Day 10 was our last chase day and we once again woke up in San Angelo, TX, and this morning we knew we would not be in a rush as the storms would be firing along the TX/OK border a few hours north of us. It was close to 90 degrees F (~33 degrees C) so it was a hot! The day started off very interesting as well, just as I was getting down to check out of the hotel, I got a severe warning alarm on my phone and while leaving the hotel we had some pretty decent mammatus over our hotel. What would this final day bring to us today? Despite the frustration of the previous days, I was quite excited about the prospects of the day: dryline storms in Oklahoma! We were also lucky, considering that we had to be back in OKC in the evening, and that were in fact storms with a tornado possibility in our limited chase area!

It was about to become our best – and worst – day of the entire trip.

Peter Wharton, our tour guide, positioned us perfectly near the TX border and we could see storms fighting the cap until finally breaking through. When the first storm started to appear on the radar we were close enough to see it mature. While watching the storm mature from underneath the base, I bumped into Roger Hill – whom I haven’t seen in a while – while pea sized hail was coming in over us. It was fun to chat with him a bit as well!

Our next repositioning was with a perfect view of the maturing, and rotating storm. The scenery was amazing with wheat fields and crepuscular rays from the sun! It was the perfect setting for a tornado to drop, but the storm wasn’t ready yet despite rising scud into the base.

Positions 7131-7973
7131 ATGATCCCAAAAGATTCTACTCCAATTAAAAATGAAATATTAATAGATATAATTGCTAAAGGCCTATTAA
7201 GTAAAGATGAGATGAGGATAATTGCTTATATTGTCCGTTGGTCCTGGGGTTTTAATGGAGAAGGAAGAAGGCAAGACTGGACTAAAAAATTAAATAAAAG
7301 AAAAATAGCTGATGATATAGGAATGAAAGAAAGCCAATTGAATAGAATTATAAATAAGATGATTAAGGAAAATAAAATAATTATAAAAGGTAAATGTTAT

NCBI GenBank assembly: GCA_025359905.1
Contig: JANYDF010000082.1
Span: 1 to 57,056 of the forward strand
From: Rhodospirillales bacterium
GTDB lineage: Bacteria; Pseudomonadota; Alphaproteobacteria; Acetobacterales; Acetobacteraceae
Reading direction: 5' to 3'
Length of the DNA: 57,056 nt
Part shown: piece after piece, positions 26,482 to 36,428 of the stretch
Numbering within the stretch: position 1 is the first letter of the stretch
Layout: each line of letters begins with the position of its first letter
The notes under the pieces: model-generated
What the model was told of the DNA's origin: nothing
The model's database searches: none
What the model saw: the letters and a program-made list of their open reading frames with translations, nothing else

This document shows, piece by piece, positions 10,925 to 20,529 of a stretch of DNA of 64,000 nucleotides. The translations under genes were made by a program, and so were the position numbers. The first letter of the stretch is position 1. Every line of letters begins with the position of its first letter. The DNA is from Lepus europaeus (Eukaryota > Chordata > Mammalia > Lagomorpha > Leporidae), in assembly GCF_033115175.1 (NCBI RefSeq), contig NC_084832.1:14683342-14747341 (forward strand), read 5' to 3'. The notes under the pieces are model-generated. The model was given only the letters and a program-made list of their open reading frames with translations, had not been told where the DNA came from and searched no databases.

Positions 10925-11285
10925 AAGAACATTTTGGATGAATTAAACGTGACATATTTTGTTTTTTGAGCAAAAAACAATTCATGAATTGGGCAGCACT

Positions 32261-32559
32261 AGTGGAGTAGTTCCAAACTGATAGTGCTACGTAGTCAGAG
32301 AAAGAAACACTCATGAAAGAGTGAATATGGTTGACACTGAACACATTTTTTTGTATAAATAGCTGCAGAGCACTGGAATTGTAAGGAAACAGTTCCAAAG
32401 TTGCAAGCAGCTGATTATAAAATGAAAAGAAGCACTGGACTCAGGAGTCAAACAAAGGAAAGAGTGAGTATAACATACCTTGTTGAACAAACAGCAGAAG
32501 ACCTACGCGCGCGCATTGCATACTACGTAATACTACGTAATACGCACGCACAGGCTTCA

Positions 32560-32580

The perfect setting

At our next position the storm had started rotating rapidly and there was a clear rotating wall cloud underneath. Once again, our position was perfect to watch the storm just as it was getting ready to form a tornado. I was filming this rotating wall cloud for 7 minutes as it was trying to form a more condensed funnel. It felt like it was close, but as it never got around to form a funnel but remained quite whispy underneath I never really thought it was going to form a tornado at this point. I am not sure but I think it never got the RFD needed to tighten up enough.

As close as it got at this point. Screen grab from my video.

And here is when the situation turned. We were well aware of that the southern storm, going northeast, was bound towards our storm. This could go either way, either it interrupts the rotation in the storm and creates a mess or it adds the needed moisture and vorticity and gives it the final kick it needs. Kind of like a billiard ball hitting another one I guess.

The problem for us however, was that it was crashing into our storm that we could either go further east and down south at Altus, or down south right away risking to get cut off in the bad road system here in western OK. We chose east, which would end up costing us dearly.

Unfortunately, I don’t have the radar image at this time but as the southern storm crashed into ours it did accelerate the storm but also put a blob of precip in front of the center of rotation. We went further down south to be able to look into it but the sun haze, the precip and the distance made it impossible to see into the notch from our point of view, and there were no roads leading back west either it seemed.